Recently in my Bible reading, I’ve been taking a deeper look at the life of the Apostle Paul (also known as Saul). He didn’t do anything halfway. Even before his conversion, he was passionate about eliminating the new believers. In Acts 8:3 it says, “But Saul was ravaging the church, and entering house after house, he dragged off men and women and committed them to prison.” Acts 9:1 says, “But Saul still breathing threats and murder against the disciples of the Lord, went to the high priest…” He went all in!

So it’s no surprise that once Paul had an encounter with Jesus, he used this same passion to disciple the followers of Christ. But he didn’t have it easy. As a matter of fact, when the Lord appeared to Ananias in a vision about Paul, He told Ananias, “…Go, for he is a chosen instrument of mine to carry my name before the Gentiles and kings and the children of Israel. For I will show him how much he must suffer for the sake of my name” (Acts 9:15-16). From the outset of Paul’s ministry, he was on a path of suffering.

Even on his first ministry excursion he had to escape for his life by being lowered down the city wall in a basket (Acts 9:23-25). I’m not sure about you, but at that point I probably would have questioned if I had heard from God. But not Paul. He continued on despite constant persecution and threat of death. Not only did he continue on, but his zeal for Christ never wavered. Wow! I wish I could say that.

When he and Silas were thrown in prison, their response was to pray and sing hymns to God (Acts 16:25). I think eventually I get to the point where I’m praying and giving praise to God in the face of adversity, but it’s not usually my first response. When I’m faced with opposition or discouragement, I tend to question God’s goodness to me.

Paul almost seems superhuman to me, with an extra measure of the “Jesus gene.” But I’m reminded of James 5:17a which says, “Elijah was a man with a nature like ours…” I believe the same is true of Paul. He wasn’t some extraordinary person. Yes, he was chosen by God, but so are we (see 1 Peter 2:9). I believe what sets Paul apart from me is that he found his joy in God, not his circumstances; and he took God at His word and trusted and obeyed Him.

I am far too fickle with my trust in God. I have really good moments where I’m “all in,” like Paul. But then I waver at the slightest opposition. My prayer is that as I continue to study Paul’s life, I will learn how to trust and obey God as he did. And be able to confidently say, “For the sake of Christ, then, I am content with weaknesses, insults, hardships, persecutions, and calamities. For when I am weak, then I am strong” (2 Corinthians 12:10).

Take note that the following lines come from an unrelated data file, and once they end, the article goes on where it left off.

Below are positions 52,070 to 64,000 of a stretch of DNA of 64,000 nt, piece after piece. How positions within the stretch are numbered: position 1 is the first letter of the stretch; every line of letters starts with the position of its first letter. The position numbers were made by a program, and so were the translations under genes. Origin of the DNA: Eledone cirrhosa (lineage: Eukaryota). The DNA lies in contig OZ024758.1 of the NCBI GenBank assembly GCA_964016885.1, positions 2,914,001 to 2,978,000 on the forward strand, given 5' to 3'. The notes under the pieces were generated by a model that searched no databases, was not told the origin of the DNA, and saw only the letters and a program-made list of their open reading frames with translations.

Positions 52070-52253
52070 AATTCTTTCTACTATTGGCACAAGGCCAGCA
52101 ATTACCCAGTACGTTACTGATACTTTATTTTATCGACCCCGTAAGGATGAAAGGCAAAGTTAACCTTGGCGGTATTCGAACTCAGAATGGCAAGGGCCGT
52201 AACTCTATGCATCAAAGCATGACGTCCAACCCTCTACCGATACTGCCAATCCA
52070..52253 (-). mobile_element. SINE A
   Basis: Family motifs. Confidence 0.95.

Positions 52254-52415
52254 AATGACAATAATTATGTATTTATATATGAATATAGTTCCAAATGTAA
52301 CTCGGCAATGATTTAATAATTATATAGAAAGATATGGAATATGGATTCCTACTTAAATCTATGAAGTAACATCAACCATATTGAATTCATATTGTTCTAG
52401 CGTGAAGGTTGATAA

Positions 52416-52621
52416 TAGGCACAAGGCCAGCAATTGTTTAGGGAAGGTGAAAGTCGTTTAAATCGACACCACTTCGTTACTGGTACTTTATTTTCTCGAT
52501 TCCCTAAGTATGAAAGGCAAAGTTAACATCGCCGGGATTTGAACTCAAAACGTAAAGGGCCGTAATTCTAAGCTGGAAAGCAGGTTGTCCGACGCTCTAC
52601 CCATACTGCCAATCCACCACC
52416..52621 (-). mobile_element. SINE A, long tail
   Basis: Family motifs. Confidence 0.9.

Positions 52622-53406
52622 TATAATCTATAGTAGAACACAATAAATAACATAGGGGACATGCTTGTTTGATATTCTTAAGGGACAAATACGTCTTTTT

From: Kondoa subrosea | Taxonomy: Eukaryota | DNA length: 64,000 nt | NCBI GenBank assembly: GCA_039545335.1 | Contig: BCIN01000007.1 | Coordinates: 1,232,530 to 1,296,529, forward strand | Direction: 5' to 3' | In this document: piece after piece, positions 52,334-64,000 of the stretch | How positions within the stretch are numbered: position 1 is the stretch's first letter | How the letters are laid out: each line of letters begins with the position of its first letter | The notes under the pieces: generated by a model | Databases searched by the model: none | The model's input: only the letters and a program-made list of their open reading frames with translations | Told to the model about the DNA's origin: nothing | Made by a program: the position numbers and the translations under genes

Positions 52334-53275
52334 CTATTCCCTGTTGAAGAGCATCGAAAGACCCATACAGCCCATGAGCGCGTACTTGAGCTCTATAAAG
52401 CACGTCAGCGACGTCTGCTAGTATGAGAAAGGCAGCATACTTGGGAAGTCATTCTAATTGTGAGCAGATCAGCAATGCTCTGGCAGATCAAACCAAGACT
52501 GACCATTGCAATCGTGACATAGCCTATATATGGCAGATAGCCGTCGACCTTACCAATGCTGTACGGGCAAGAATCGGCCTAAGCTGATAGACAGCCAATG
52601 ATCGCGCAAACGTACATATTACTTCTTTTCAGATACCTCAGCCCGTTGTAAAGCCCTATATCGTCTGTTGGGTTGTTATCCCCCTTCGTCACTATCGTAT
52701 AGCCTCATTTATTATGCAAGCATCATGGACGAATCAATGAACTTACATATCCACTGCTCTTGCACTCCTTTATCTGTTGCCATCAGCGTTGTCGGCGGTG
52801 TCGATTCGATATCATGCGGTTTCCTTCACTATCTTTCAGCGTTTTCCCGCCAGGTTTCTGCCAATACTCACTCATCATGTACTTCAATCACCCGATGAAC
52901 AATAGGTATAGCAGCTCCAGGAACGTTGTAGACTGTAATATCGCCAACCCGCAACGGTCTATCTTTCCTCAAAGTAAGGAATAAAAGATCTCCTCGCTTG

The Struggle for Joy

“But the fruit of the Spirit is love, joy, peace, patience, kindness, goodness, faithfulness, gentleness, self-control; against such things there is no law” (Galatians 5:22-23 ESV).

I’ve discovered the secret of living a life full of joy. Wanna know what it is? Thankfulness. Finding something for which to be thankful will always point me back to God and restore my joy. But here’s the problem: Most of the time I don’t want to be thankful. I want to complain and moan and cry and whine. Being thankful is just too much work. It’s just easier to complain, and frankly, sometimes it feels better–at least for a moment.

This weekend, my kids and I took a quick road trip to Legoland. What should’ve been a two-hour drive, stretched to nearly three hours. My kids, who are usually pretty good with long car drives, were becoming impatient. The traffic was cutting into their play time. But being the good, hypocritical mom that I am, I encouraged them to start looking for things about which they could be thankful. I even quoted scripture to them: “Give thanks in all circumstances; for this is the will of God in Christ Jesus for you” (1 Thessalonians 5:18 ESV).

Then Monday rolled around and all I could see was what was going wrong in my life. I complained and whined and got a sinus headache from all the crying. Then Tuesday came and more of the same. What was wrong with me? Why couldn’t I shake this funk I had stumbled into? But this morning, as I took a step back, I realized that in all my complaining, not once had I really taken the time to offer worship or give thanks. I had spent the better part of two days feeling sorry for myself and telling God how He was failing me. No wonder I was in a funk.

Don’t get me wrong. It’s essential for me to be honest with God–to tell Him truthfully when I’m struggling. We all need those unfiltered moments. But even in those times of “realness” with Him, something productive and life-giving has to come out of it. The only way I know how to do that is to take the focus off myself and my problems and look to Him.

So that’s what I’m doing. It’s not easy. It requires me to be intentional about what I’m thinking and talking about. But I’m choosing thankfulness and joy today.

What about you? How do you pull yourself out of a joyless funk?